Keylogging Trojans Spreading Via EmailMarch 8, 2008 – 3:34 PM
A very nasty trend is developing in the world of malware. At risk is your credit card number, social security number and, indeed, your entire identity.
Criminals are distributing spam emails which purport to link to details of a fictitious credit card order. If someone clicks that link and is running a Windows operating system that has not been patched recently, the page linked in the email will install a trojan onto the PC. The trojan acts as a keylogger, making a log of every key pressed on the keyboard. Someone could log into the trojan and retrieve the log. From that log, the attacker could discover passwords, account numbers and any number of other personal details.
By now, many internet users know better than to fall for so-called “phishing” scams. A phishing scam attempts to trick a victim into providing account numbers and passwords by having them log into an account at what appears to be their bank. In fact, the phisher’s site usually is a mock-up that looks identical to the bank but has no other relationship to it.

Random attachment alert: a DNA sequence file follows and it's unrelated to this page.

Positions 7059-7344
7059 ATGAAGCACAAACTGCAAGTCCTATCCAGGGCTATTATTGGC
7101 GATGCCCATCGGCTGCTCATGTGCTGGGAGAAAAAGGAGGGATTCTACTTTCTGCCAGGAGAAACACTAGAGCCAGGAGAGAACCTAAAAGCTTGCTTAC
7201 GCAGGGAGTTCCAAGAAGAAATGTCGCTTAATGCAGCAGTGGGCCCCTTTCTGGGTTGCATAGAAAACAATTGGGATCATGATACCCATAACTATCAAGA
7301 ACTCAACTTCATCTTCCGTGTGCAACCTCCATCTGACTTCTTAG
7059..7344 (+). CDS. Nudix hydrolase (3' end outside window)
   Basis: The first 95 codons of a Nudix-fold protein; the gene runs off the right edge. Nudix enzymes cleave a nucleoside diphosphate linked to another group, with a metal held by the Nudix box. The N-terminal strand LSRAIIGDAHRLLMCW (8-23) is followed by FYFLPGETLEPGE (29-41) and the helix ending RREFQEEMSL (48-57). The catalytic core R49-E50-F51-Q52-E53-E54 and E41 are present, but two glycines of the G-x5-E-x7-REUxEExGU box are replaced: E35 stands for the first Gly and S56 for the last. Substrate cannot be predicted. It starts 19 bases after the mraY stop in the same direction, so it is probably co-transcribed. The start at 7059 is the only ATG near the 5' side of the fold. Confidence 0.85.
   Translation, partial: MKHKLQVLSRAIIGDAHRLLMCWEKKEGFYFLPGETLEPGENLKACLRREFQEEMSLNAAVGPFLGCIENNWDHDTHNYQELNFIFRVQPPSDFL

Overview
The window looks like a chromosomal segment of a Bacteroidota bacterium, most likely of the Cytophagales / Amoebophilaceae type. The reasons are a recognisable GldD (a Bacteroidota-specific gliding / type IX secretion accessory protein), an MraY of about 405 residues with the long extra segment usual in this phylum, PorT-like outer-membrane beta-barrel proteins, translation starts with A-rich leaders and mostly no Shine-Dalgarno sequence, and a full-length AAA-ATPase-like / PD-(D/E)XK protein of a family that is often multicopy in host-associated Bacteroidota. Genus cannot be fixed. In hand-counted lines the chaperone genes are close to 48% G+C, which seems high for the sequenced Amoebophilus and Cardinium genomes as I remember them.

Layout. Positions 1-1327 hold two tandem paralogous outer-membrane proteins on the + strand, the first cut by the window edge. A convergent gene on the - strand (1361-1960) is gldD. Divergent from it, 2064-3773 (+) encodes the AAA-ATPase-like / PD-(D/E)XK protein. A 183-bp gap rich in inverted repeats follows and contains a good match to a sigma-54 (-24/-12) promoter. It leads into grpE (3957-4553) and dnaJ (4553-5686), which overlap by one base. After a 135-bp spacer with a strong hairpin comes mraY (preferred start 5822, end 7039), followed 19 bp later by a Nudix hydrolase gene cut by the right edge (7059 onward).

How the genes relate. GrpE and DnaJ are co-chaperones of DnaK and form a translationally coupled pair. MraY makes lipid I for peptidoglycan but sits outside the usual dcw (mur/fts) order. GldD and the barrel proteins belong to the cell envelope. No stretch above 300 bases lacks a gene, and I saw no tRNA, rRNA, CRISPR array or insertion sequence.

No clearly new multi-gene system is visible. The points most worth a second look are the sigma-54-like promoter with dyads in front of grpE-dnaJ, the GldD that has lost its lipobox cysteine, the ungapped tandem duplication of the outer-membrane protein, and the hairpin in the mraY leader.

This new scam doesn’t require even that much effort. While many people would not be fooled by a phishing attempt, plenty of people would at least click the link to see the details of the fictitious order. If nothing else, it may appear to be an honest mistake made by a legitimate company. If your computer has not been patched for security flaws, simply loading the page is all that is required to install this keylogging trojan. Unfortunately, even being up-to-date on security patches may not be enough as there are plenty of unfixed bugs in Windows. To learn how to protect yourself against this sort of auto-installing malware, read my article on how to prevent a browser hijacking (mirror).
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